Six months ago the Urban Land Institute, a real estate industry body, made a prophetic warning when it noted the wild optimism of US commercial property players. Almost 80 per cent of them told a survey that their 2020 prospects looked “excellent”.
ULI economists also highlighted some disturbing parallels with 2006: ultra-loose monetary policy was pushing commercial real estate prices ever higher, as investors gobbled up assets in the hunt for yield. “At this point, the abundance of capital is a blessing and a curse,” the ULI team lamented, warning that a “Niagara [falls] of capital . . . could lead to a bad end.”
Quite so. The CRE sector has now tipped into crisis amid the Covid-19 downturn. Last week, for example, a ULI meeting projected that CRE prices would fall 7 per cent in 2020 in North America, with just $275bn worth of transactions — half the 2019 level.
If that forecast proves correct, the fall would still be smaller than in the 2008 financial crash. The ULI team also expects a rebound in 2022. However, this 7 per cent average drop in prices conceals searing pain in some CRE sectors, especially retail and hospitality.
“Assets that have greater human density seem to have been the hardest hit: healthcare facilities, regional malls, lodging and student housing have sold off considerably,” notes McKinsey in a recent report. “As of April 3, by one estimate, the unlevered enterprise value of real estate assets had fallen 25 per cent or more in most sectors and as much as 37 per cent for lodging.” Ouch.
Indeed, conditions in such sectors are so bad that Tom Barrack, founder of the $50bn Colony Capital investment group — which runs real estate investment trusts with heavy exposure to hard-hit assets such as hotels — warned in March that the market for CRE mortgage loans was on “the brink of collapse”.
And this month, Colony officials revealed that $3.2bn of debt linked to its hospitality assets is in non-recourse default. This means the company is holding restructuring talks with lenders who could seize these assets (but not take action against the Colony parent itself). Moelis & Co, the investment bank, is exploring options for the assets.
This is startling — and symbolic, given that Mr Barrack is a close friend of President Donald Trump. Yet while Colony might exemplify the current pain of CRE, it points to an unexpected potential silver lining for the wider economy.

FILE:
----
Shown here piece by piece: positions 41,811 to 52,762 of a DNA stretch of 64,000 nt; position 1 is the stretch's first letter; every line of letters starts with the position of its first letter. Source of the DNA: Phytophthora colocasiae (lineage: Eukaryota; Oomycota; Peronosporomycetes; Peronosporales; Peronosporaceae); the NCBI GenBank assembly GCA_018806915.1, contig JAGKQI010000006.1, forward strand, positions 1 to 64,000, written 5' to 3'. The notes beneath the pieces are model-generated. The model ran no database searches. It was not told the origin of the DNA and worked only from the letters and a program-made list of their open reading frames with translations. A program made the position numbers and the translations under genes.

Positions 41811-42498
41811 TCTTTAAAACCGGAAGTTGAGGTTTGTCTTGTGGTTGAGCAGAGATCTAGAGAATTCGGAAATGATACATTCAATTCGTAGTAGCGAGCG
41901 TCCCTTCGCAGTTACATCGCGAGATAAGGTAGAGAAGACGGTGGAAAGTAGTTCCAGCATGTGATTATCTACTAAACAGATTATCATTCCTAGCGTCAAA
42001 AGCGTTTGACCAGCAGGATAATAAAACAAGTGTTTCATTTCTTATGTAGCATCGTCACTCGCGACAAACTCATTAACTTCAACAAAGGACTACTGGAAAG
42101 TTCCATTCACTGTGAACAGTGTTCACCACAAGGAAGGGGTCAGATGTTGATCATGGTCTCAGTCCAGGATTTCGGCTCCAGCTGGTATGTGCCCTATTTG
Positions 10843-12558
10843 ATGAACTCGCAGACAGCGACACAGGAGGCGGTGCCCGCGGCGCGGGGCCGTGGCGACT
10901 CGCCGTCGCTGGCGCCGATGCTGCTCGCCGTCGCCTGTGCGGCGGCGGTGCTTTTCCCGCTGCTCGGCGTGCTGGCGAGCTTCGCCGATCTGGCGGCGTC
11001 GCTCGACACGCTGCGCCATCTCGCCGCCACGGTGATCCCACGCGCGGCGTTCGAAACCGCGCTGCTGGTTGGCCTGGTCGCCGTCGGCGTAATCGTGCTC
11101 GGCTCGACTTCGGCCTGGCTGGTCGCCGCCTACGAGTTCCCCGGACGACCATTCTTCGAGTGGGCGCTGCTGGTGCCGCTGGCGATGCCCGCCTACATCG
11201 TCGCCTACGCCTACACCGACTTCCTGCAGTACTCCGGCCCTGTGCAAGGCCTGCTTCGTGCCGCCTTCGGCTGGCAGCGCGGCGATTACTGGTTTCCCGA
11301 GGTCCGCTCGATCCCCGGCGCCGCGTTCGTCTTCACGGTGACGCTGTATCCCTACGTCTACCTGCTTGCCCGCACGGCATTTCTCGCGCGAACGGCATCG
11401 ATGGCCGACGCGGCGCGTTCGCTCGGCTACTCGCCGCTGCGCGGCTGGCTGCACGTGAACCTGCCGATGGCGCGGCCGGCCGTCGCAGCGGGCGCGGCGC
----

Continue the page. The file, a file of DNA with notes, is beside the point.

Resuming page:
Under investor pressure, Mr Barrack is due to step down early as chief executive of Colony, and be replaced by Marc Ganzi, head of a Colony division that invests in assets such as data centers.
Two years ago, these digital assets were a paltry 2 per cent of Colony’s portfolio. However, even before Covid-19, Colony was “rotating” into digital, as Ganzi told investors this month, and he now expects that digital investments will represent almost 60 per cent of the portfolio by the end of 2020 — and 90 per cent in 2021. Yes, really.
Other real estate groups are also scrambling to remake themselves as digital players and are being rewarded by investors for doing so.
“On April 15, the Data Center Reits index was up 34 per cent year on year, while retail and hotel Reit indices were down 48 per cent and 53 per cent, respectively,” notes a report from Deloitte. Meanwhile, last week’s ULI meeting predicted that industrial properties this year and next will deliver positive returns of 2 and 7 per cent, primarily because of this digital play — even as retail properties are expected to deliver losses of 12.5 and 2.5 per cent.
A cynic might say this just highlights the propensity of property groups to find new investment stories to peddle. An optimist might retort that it demonstrates the potency of the sector’s entrepreneurial spirit, as Covid-19 accelerates structural trends already under way in the economy. Both interpretations may be true.
Either way, the key point is that Covid-19 has blown off the froth from some previously overheated sectors, such as CRE, and accelerated trends in a way that may help the US economy over the long term.
That will not comfort investors who dashed into old-style CRE in recent years: many of them now face big losses on Reits or the junior tranches of collateralised debt obligations. It may also be that the new “Niagara” of liquidity supplied by central banks amid the pandemic could create fresh bubbles in CRE, and elsewhere.
Meanwhile, though, a world with more CRE investment in digital infrastructure — rather than overpriced hotels or golf courses — is surely better for US productivity growth. It is tragic it took a crisis for this to happen.